A comprehensive study of the Los Angeles transparency system suggests that the restaurant grading system has been highly effective (Jin & Leslie, 2003).
Researchers found significant effects in the form of revenue increases for restaurants with high grades and revenue decreases for C-graded restaurants. More important, they found measurable increases in hygiene quality and a consequent significant drop in hospitalizations due to food-related illnesses. Overall, more informed choices by consumers appear to have improved hygiene practices, rewarded restaurants with good grades, and generated economic incentives that stimulated competition among restaurants. A more recent study similarly con
cludes that the restaurant grading system successfully reduced the number of foodborne disease hospitalizations in Los Angeles County (Simon, Leslie, Run, Jin, Reporter, Aguirre, & Fielding, 2005).
Mortgage Lending Reporting Under the Home Mortgage Disclosure Act, mandated information has become embedded in the decision processes of both information users and banks. National and local advocacy groups have used the information to advance their long-standing goal of reducing discrimination by financial institutions. They have compiled public cases against particular banks in specific communities and negotiated with those banks to improve their practices. Bank regulators, another significant group of users, have used their information to promote new rules to fight discrimination in credit access, monitor improvements in lending, and tighten enforcement.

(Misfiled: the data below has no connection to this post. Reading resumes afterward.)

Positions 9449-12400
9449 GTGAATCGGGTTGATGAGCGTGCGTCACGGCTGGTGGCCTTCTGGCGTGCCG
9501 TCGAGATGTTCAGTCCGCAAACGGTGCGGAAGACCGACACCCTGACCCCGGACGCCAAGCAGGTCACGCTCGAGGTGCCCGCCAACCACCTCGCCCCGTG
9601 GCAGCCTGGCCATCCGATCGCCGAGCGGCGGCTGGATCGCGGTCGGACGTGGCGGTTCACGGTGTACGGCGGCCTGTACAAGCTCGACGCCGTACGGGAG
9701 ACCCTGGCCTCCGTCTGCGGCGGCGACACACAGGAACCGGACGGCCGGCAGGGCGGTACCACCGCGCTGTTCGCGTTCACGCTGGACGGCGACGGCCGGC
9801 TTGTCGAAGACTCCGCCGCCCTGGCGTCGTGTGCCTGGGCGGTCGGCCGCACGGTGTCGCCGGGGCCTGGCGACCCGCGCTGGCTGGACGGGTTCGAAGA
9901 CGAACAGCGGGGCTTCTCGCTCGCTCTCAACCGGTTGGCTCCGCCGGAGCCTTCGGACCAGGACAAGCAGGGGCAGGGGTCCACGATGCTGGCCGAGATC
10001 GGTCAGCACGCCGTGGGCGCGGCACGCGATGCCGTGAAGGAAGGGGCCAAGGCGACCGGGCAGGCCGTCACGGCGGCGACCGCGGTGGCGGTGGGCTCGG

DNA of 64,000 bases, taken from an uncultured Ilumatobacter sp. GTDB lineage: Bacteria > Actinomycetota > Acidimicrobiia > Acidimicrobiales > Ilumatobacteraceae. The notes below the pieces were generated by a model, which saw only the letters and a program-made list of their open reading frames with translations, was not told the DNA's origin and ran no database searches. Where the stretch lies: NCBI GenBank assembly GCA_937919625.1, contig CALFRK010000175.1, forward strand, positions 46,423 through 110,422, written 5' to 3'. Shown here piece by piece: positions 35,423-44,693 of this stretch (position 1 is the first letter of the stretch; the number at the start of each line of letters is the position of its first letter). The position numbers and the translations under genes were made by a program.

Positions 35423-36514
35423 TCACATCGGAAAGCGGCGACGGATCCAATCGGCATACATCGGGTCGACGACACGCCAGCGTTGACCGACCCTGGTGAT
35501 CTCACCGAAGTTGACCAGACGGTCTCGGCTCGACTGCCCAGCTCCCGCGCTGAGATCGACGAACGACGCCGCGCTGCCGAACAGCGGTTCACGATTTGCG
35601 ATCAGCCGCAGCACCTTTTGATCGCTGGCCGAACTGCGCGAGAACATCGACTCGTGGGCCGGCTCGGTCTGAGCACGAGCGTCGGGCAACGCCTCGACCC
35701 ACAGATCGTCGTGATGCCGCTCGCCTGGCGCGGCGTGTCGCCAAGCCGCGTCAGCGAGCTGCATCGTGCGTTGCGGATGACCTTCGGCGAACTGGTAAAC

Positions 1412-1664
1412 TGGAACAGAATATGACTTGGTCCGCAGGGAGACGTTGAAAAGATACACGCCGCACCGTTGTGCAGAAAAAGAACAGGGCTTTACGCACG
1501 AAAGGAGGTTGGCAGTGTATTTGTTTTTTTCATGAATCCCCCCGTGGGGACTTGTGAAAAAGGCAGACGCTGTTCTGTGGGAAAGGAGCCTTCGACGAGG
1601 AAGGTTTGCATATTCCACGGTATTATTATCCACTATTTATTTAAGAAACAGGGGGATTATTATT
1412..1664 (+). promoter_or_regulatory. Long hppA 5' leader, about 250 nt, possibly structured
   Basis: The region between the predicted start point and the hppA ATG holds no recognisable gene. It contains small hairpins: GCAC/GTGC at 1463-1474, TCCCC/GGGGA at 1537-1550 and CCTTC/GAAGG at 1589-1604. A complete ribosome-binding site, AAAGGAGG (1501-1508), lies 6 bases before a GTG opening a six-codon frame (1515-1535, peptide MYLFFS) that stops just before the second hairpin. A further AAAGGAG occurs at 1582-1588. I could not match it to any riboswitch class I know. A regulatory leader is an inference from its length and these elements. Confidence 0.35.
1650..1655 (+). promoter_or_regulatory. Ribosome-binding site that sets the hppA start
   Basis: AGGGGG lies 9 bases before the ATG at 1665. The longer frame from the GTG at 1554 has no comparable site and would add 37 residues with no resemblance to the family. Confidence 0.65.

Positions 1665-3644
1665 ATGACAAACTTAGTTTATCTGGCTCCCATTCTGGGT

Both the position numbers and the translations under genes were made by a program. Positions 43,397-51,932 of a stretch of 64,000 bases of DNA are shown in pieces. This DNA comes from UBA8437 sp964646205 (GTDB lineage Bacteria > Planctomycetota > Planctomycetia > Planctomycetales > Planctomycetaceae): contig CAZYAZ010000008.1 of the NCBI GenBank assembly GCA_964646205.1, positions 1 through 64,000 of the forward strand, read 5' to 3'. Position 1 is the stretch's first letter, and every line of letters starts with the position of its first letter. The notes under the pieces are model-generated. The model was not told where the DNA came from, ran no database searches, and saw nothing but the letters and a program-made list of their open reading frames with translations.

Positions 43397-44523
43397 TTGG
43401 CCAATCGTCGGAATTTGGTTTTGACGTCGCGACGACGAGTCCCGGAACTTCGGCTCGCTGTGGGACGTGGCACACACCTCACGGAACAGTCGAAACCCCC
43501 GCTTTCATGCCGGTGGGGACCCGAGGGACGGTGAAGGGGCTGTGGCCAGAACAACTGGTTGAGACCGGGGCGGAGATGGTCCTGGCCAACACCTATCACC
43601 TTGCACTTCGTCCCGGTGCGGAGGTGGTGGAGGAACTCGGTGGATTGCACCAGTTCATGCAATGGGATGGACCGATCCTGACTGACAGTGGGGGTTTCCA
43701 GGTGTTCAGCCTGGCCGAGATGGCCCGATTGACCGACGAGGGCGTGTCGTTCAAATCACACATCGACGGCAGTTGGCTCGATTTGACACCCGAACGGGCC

It is important to note that this transparency system works synergistically with conventional regulations to promote fair lending. Under the Community Reinvestment Act, federal regulators use disclosed data as one factor in approving requests for bank mergers. This regulatory requirement creates added incentives for banks to respond to the demands of advocacy groups. It is interesting that some banks have employed government-mandated lending data to identify important new market opportunities in inner-city communities and now specialize in financial products specifically targeted at low-income clients.